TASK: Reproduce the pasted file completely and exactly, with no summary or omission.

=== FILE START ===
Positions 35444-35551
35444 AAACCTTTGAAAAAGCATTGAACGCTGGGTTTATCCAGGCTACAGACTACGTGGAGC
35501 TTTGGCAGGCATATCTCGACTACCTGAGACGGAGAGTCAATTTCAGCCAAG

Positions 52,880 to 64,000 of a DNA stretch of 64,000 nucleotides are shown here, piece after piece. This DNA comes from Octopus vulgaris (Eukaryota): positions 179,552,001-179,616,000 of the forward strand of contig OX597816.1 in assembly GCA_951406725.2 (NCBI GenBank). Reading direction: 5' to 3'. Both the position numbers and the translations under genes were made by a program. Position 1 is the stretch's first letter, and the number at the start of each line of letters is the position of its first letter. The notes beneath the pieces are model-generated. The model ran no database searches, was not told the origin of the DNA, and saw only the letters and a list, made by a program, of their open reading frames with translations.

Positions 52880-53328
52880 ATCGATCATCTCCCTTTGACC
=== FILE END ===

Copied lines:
Positions 35444-35551
35444 AAACCTTTGAAAAAGCATTGAACGCTGGGTTTATCCAGGCTACAGACTACGTGGAGC
35501 TTTGGCAGGCATATCTCGACTACCTGAGACGGAGAGTCAATTTCAGCCAAG

Positions 52,880 to 64,000 of a DNA stretch of 64,000 nucleotides are shown here, piece after piece. This DNA comes from Octopus vulgaris (Eukaryota): positions 179,552,001-179,616,000 of the forward strand of contig OX597816.1 in assembly GCA_951406725.2 (NCBI GenBank). Reading direction: 5' to 3'. Both the position numbers and the translations under genes were made by a program. Position 1 is the stretch's first letter, and the number at the start of each line of letters is the position of its first letter. The notes beneath the pieces are model-generated. The model ran no database searches, was not told the origin of the DNA, and saw only the letters and a list, made by a program, of their open reading frames with translations.

Positions 52880-53328
52880 ATCGATCATCTCCCTTTGACC